By this time, fairy lights on top of pillars and in the sky had started to glow, lighting up the ways for the hundreds of avariel to float and flutter across between platforms, and rocky islands suspended in the sky, hanging more like clouds than like rocks. Magic, of course. And of course, if it wasn't for magic, the avariel themselves wouldn't be able to fly. Aerie was always amazed by how lucky she was to live in such an amazing world.
But now, the inevitable had to happen. They crossed the city and reached a huge, sheer rock face that had grown arms all across it. These were actually landing pads, that the avariel had drawn out and moulded from the rock; one for each of the homes there. And standing on one of them was a woman, fair haired and blue eyed and wearing a gold and yellow tunic, pacing up and down with her hands clasped tightly as she fretted.
She looked up as the three approached, all her anxiety escaping in one very long breath. "… Aerie…" she ran as the girl's feet gently touched down on the pad, the two other adults just behind her. Aerie yelped, slightly, as the woman threw her arms around her and pulled her tight. But then the woman demanded, "where have you been?"
Nellas answered for her. "Out over the foothills, again."
Aerie had, for a moment, forgotten about the hunters, and the tough hardy lives they led, training and learning to use weapons to defend the avariel from any dangers… not that there was much. Maybe the odd dragon came by, but not in Aerie's life time… but in any case, what would they think seeing her being coddled like this!
The girl whispered between her teeth, "momma… you're embarrassing me…"
"Never mind that," her mother gasped, "what were you doing over the foothills? How many times must you be told? Stay in the mountains where it's safe!"
"It was fine. I was careful," Aerie insisted, but remembering the little incident when she was almost bitten, added, "mostly…"
Her mother cupped her face, turning it up toward her, so the girl could see the fear and worry and anguish in her shimmering eyes. "That is not the point," she explained. "The point is that anything could have happened, and we'd have had no idea where you were. And you have no idea how dangerous it can be out there…"
Aerie had heard all this, a hundred times, from every adult. It cause her heart to tighten every time her mother was sad and worried like this, but… the fact remained; she had explored by herself, many times, and nothing bad had ever happened to her. When were they going to learn that she could take care of herself? She was up to her mother's shoulder now, after all; soon she'd be just as big.
She put her hand up on her mother's wrist and, to the woman's dismay, pushed it away. "And you do?" Aerie grumbled. "You never leave the city… you barely even leave the house…" that wasn't true; her mother did leave the house, sometimes, to get food or go to perform at the theatre. But that was about it.
Her mother gasped, as Aerie took a few steps away from her and turned her back. The two hunters evidently decided at that point that they had outstayed their welcome.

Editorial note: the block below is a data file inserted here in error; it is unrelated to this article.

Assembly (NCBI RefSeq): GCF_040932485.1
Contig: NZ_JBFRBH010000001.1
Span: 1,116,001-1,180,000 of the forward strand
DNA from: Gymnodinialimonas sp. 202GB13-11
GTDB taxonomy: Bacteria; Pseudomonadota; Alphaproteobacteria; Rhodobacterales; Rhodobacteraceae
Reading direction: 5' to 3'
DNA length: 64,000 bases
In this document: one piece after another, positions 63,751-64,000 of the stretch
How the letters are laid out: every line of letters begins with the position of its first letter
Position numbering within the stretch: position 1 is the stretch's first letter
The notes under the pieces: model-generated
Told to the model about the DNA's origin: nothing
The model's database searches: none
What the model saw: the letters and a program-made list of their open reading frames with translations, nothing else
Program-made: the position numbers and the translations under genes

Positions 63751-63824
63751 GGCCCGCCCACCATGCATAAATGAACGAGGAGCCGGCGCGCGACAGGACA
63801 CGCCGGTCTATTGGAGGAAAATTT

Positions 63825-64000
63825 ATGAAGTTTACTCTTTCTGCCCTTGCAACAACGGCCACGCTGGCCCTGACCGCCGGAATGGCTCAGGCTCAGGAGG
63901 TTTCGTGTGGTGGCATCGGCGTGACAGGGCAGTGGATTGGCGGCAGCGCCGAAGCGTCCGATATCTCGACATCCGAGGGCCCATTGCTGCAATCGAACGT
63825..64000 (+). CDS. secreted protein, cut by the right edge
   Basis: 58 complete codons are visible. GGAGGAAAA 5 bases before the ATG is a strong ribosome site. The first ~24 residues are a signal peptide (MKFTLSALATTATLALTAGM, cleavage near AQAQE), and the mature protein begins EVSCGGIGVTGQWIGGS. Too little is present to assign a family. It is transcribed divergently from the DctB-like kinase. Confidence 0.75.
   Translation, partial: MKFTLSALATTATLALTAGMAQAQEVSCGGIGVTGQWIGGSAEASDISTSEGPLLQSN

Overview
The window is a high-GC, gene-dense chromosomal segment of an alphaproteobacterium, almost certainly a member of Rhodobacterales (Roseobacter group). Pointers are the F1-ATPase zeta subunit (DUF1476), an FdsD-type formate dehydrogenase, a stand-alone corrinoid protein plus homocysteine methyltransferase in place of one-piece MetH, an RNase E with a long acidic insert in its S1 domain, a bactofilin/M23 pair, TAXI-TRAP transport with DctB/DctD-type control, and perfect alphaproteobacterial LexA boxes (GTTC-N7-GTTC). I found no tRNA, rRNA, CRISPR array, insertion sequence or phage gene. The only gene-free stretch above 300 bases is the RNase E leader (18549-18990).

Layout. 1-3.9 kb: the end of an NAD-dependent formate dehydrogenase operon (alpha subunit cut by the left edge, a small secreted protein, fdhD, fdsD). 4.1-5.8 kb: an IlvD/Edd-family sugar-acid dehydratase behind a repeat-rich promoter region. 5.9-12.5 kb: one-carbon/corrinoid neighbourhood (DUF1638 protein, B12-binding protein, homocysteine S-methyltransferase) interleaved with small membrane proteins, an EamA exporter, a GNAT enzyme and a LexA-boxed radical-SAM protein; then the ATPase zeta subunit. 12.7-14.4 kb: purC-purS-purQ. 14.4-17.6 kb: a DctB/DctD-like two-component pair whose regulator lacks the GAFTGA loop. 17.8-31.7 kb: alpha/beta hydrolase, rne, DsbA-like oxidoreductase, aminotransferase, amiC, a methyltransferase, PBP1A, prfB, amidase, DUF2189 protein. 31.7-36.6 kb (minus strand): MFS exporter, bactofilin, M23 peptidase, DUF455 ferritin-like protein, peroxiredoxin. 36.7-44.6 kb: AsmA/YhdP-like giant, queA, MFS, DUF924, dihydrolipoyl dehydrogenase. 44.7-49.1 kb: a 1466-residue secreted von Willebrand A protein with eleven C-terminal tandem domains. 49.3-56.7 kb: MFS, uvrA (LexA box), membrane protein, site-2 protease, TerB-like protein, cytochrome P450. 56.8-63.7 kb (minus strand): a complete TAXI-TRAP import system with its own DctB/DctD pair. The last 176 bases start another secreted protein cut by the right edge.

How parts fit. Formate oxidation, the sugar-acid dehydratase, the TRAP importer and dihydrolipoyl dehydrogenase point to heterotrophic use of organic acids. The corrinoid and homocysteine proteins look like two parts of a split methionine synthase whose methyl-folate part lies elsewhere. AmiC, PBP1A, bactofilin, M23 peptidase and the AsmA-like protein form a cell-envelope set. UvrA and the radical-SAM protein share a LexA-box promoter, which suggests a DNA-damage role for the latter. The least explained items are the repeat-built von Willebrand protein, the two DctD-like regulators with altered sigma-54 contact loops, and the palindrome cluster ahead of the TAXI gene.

"Ah, well… duty calls, I'm afraid," Thalion explained. "Good bye, Fayanna," he winked, "see you next time, I expect…"
Aerie's mother, Fayanna, startled, shaking her head. She turned and waved enthusiastically as the hunters left. "Thank you! Thank you for bringing her home to me," she remembered to say. Then she turned back to her daughter and hissed, "you just get inside…"
Fayanna took a moment to gather herself, and brush away some of the snow, before following her daughter through the arch.
The inside of avariel homes were always spacious, of course. And bright, due to the light stone walls and fairy lamps. Since they were lucky enough to have a home at the top of the cliff, a large circular opening in the roof, three storeys above, allowed them to look up and see the stars twinkling in the night sky. A round rail ran around each floor below that, beyond which were doors and archways that led into each of the bedrooms, bathrooms, studies and kitchen. Tapestries and paintings, some of a religious nature, some devoted simply to the wonder of nature, adorned the walls, while statues and potted plants with deep green leaves and flowers of bright and luminous colours stood in every corner and crevice.
Aerie was stood on a stool, leaning over a stand on which Fayanna had laid out some scrolls. She looked back as her mother entered, sighing deeply before hanging her head.
"I'm… I'm sorry, momma," she said, "but, you really shouldn't worry so much all the time…"
Fayanna shook her head. "It's my duty to worry. I just wish you would make it easier not to."
"But you can see I'm fine, can't you? I just want to be able to tell you about the things I've seen."
The woman sighed. She made her way over to her daughter, leaning slightly beside her before raising a hand to gently ruffle her hair. "What did you see?" She asked.
Aerie. "I… I saw some humans. They were using these big, four legged animals to pull their houses along… isn't that amazing?!"
"Caravans," Fayanna informed her. "I saw them, once. The humans didn't see you, did they?"
"No!" Aerie lied. But by now she'd worked out that her mother could always tell. "Well… most of them didn't. Just some children, playing… they wouldn't have hurt me, I don't think…"
Fayanna took a deep breath. "You can't know that, Aerie. What if their parents had been bad? Or you might have frightened them and they'd have lashed out… they're not used to seeing our kind."
"But… if we talked to them more, then they would know about us and wouldn't get frightened…"
"It's not that simple," the woman sighed.
"Why not? I've seen lots of humans, and none of them look like they want to hurt anyone."